When he graduated, he left Louisiana and moved to Los Angeles, California, to accompany the legendary Ornette Coleman (saxophone) on the piano. But then, crushed by economic anguish, he joined the United States Navy where he was the pianist of The Corp Four military quartet, which functioned as a musical ambassador and entertainment act for the troops. At the end of his required period in the armed forces, he returned to New Orleans. Since then, and almost without leaving his birth city, he forged his fame and legend.
Marsalis began the early 1960s as a bar pianist at the Playboy Club, at 727 Iberville Street, since it opened on October 13, 1961 playing jazz, ballads, and blues among bunnies and hunters night after night. By day he was a music teacher for economically disadvantaged children and teens at the New Orleans Center for the Creative Arts.
In addition, on the nights he was free of the bunny hunting ground, he played at his father’s hotel bar at the Marsalis Mansion Motel, 110 Shrewbury Road, where African-American celebrities of the time were staying, such as Martin Luther King Jr. and Ray Charles.
Playing in small bars and teaching were the two transversal axes that marked the life of Marsalis without leaving old New Orleans. Thanks to this professional development, the patriarch concentrated on teaching the secrets of jazz to new generations and, of course, his most prominent students were his four musical sons. Its giant grandeur was carved out of the simplicity of the artist devoted to his trade as a serene goldsmith teaching from his workshop to polish the diamond.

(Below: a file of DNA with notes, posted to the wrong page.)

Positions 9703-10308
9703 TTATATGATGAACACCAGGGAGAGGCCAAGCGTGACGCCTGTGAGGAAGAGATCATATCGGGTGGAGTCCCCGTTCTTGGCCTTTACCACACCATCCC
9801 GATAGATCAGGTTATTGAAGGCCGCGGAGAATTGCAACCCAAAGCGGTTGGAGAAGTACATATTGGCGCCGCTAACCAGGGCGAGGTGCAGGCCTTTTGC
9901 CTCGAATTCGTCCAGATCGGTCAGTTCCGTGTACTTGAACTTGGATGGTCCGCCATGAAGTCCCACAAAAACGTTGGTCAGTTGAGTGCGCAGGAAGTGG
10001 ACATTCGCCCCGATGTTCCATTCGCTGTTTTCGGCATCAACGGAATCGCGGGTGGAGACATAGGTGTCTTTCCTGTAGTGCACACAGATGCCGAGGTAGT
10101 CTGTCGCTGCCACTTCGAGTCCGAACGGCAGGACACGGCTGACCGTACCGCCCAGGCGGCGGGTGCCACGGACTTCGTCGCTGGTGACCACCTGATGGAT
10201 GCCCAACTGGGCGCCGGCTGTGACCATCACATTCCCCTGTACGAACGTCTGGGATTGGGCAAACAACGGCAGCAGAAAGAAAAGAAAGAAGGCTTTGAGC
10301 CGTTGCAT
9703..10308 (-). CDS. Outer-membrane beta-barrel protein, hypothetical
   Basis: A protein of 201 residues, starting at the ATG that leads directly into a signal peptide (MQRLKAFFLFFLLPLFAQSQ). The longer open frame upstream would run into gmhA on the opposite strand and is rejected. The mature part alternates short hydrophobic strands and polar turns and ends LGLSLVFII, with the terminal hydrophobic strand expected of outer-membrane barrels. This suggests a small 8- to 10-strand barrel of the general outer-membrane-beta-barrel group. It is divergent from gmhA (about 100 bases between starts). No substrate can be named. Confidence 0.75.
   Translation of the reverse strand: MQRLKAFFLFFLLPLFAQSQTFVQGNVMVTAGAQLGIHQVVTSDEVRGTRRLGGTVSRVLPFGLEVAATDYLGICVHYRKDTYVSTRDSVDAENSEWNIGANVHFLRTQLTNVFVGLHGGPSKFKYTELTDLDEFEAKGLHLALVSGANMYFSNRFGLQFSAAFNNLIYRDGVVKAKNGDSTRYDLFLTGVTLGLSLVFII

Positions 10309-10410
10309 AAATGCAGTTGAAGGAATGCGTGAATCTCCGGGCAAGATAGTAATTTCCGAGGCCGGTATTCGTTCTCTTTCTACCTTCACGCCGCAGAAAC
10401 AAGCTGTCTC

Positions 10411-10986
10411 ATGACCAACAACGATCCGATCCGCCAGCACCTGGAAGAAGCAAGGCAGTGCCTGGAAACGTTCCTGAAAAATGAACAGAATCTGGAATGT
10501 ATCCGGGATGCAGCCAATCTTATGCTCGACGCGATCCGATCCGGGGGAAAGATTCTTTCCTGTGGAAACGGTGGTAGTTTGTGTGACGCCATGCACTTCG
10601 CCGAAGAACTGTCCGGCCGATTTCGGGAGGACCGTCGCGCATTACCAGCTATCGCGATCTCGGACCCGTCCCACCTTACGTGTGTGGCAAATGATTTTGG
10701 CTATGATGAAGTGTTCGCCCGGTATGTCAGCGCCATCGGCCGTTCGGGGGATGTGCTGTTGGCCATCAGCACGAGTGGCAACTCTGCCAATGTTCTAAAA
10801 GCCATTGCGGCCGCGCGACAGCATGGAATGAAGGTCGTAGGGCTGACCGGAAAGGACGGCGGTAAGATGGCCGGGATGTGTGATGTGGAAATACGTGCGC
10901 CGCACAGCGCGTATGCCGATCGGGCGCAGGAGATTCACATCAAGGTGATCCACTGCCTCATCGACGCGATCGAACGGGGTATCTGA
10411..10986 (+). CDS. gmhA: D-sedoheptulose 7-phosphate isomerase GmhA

When Brandford and Wynton became famous, within the litter of the Young Lions that took the jazz of the United States by storm in the 80s, the world turned to see the father of both, who already reeled in a thousand musical languages every night from the stage on Snug Harbor.
At Snug Harbor Marsalis covered the entire performance range from soloist, duet, trio, quintet, quartet and even Bing-Band. Every night the patriarch lit the flame of his torch to pass it to the boys. The list of musicians who grew up under his tutelage on those nights on Frenchmen Street would be enough to fill a library.
Marsalis condensed in his style an almost perfect academicism with the techniques of a classical music pianist but brought to the lyrical style of Jelly Roll Morton, his great predecessor on the New Orleans piano, drinking in a unique style that concatenates blues, ragtime, swing, ballads, gospel. With that baggage he was a marvelous soloist capable of going from the beautiful subtleties in his leisurely playing to motley wastes of boogie speed without losing precision. When another instrument took the melodic lead in improvisation, Marsalis discreetly harmonized in rhythmic base support games in the manner of Earl Hines or Wynton Kelly, the latter of which one of his son’s was named after.